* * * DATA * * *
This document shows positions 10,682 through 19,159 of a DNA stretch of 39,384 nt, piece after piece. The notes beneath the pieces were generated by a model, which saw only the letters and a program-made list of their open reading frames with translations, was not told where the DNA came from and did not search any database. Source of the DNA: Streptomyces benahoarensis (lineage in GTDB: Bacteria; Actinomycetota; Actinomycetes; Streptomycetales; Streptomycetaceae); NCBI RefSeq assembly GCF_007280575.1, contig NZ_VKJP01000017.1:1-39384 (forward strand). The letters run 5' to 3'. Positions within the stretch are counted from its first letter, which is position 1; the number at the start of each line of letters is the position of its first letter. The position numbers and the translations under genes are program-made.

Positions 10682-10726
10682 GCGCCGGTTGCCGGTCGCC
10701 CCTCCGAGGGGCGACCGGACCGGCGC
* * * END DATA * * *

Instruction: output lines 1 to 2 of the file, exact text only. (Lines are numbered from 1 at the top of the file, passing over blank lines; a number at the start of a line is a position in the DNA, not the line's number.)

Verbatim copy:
This document shows positions 10,682 through 19,159 of a DNA stretch of 39,384 nt, piece after piece. The notes beneath the pieces were generated by a model, which saw only the letters and a program-made list of their open reading frames with translations, was not told where the DNA came from and did not search any database. Source of the DNA: Streptomyces benahoarensis (lineage in GTDB: Bacteria; Actinomycetota; Actinomycetes; Streptomycetales; Streptomycetaceae); NCBI RefSeq assembly GCF_007280575.1, contig NZ_VKJP01000017.1:1-39384 (forward strand). The letters run 5' to 3'. Positions within the stretch are counted from its first letter, which is position 1; the number at the start of each line of letters is the position of its first letter. The position numbers and the translations under genes are program-made.

Positions 10682-10726